Residents living in some parts of Leeds are expected to live over a DECADE less than those living just a few miles away.
Life expectancy data, revealed today by the Yorkshire Evening Post, has laid bare marked differences in the life spans of residents across the city – despite living just a few miles apart.
Charity bosses say the figures highlight the “significant” gap between rich and poor in Leeds and that inequality in the city remains a “huge challenge”. A Leeds City Council spokeswoman said they recognise health services in deprived areas of the city need improving and that work is under way to tackle the issue.
Recently-released life expectancy data for the city shows those living in the area of Burmantofts and Richmond Hill have the shortest predicted life span of anyone across Leeds - living an average of 75.5 years.
Yet just eight miles away in the plush neighbourhood of Harewood, residents are living to an average of 86 years.
Charity bosses say the stark contrast highlights the “significant level of inequality in Leeds” which they say remains a “huge challenge” in the city.
Eleven of the city’s 33 wards have life expectancies of less than 80 years, according to the data released by Leeds City Council, including City and Hunslet, Middleton Park, Hyde Park and Armley.
Using five-year averages, the most recent figures - which cover 2011-2015 - show a marked difference between certain areas of the city.
With Harewood topping the table, Adel and Wharfedale came in just behind with an average life expectancy of 85.5.
The overall life expectancy for Leeds as a city was 80.9 - up slightly from five years previously, of 80, in 2006-2010. Analysis of the figures by bosses at Leeds City Council has shown the average life expectancy for ‘deprived’ areas of the city is 76.8 - compared to 81.9 in ‘not deprived’ areas.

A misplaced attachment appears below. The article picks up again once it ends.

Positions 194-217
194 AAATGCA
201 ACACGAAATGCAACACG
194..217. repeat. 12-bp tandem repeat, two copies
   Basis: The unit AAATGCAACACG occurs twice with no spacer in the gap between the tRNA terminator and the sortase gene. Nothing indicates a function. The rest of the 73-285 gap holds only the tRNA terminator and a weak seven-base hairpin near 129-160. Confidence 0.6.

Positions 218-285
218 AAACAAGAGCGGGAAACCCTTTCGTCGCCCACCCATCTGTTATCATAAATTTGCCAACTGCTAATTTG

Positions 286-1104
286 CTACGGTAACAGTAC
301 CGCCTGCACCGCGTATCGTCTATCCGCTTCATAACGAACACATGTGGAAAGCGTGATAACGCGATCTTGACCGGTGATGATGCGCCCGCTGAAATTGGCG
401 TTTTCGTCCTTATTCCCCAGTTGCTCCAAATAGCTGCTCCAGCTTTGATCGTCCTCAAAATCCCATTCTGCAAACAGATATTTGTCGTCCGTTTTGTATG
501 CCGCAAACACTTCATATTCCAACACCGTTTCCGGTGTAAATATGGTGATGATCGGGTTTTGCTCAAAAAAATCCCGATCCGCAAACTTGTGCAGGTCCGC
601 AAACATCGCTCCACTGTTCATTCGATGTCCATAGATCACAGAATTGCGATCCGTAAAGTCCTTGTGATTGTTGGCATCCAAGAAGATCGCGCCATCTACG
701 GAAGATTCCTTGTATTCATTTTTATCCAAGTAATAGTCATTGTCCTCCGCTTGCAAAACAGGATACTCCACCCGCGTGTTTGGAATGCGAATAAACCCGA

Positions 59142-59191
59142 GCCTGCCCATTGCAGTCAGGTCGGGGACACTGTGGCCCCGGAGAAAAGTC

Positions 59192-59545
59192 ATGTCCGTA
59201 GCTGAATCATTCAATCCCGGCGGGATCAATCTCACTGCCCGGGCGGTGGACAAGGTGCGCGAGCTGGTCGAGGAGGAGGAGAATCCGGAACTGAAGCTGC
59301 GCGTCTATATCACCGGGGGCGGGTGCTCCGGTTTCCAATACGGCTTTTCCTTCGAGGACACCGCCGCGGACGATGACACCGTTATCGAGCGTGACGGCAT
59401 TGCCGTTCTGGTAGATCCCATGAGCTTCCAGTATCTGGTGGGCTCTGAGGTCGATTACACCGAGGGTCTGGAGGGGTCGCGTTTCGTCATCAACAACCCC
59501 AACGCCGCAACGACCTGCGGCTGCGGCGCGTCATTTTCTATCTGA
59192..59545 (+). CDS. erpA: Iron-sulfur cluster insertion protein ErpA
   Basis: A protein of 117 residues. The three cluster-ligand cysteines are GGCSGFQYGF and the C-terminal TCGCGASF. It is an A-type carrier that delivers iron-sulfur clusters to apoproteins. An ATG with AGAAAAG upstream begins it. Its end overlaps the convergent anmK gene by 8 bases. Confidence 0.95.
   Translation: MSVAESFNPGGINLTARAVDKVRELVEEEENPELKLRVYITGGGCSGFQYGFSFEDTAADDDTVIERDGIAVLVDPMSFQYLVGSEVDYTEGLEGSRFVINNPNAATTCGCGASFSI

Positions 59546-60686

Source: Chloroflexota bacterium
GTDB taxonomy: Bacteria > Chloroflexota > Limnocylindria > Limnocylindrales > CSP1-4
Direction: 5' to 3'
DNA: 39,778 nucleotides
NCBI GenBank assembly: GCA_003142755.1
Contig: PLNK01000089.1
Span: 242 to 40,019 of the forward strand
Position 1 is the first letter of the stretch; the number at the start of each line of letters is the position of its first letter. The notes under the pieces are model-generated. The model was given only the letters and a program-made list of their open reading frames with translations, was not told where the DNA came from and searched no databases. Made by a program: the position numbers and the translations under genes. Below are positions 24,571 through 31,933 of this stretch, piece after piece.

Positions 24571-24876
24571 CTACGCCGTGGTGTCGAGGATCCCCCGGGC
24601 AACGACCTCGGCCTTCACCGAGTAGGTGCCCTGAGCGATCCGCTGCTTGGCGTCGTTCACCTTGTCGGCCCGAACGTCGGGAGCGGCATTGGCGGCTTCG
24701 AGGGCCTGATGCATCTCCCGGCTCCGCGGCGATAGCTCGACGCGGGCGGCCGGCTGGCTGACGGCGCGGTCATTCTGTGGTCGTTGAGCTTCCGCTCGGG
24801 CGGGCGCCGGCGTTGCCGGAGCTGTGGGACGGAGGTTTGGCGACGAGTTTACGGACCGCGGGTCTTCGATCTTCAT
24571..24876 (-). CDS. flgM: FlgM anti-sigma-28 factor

These figures are an improvement from those of 2006-2010, which were 75.7 and 81, respectively.
Dave Paterson, project co-ordinator at Unity in Poverty Action (UPA) and chairman of the Leeds Food Aid Network (FAN) said: “The 10 to 11 year difference in life expectancy reiterates the significant level of inequality there is in the city of Leeds.
“It sometimes feels like we are existing in two separate worlds.”
He said the city offers significant job opportunities for educated people in the skilled sector, who “often gravitate towards the wealthier parts of north Leeds, or the outer south, east and west of the city”.
“The other world sees people on low pay, in insecure work and struggling to cope in an every-changing benefits system, often stuck on estates that can be found across significant parts of south and east Leeds as well as inner city west and pockets of the north.”
He told the YEP of a volunteer at a food bank this weekend being asked by a health professional how they could refer nurses who were struggling to feed themselves and their families.
“There seems to be little doubt that poverty remains a huge challenge for our city and with it the gap between rich and poor remains high, as this data regarding life expectancy demonstrates,” he added.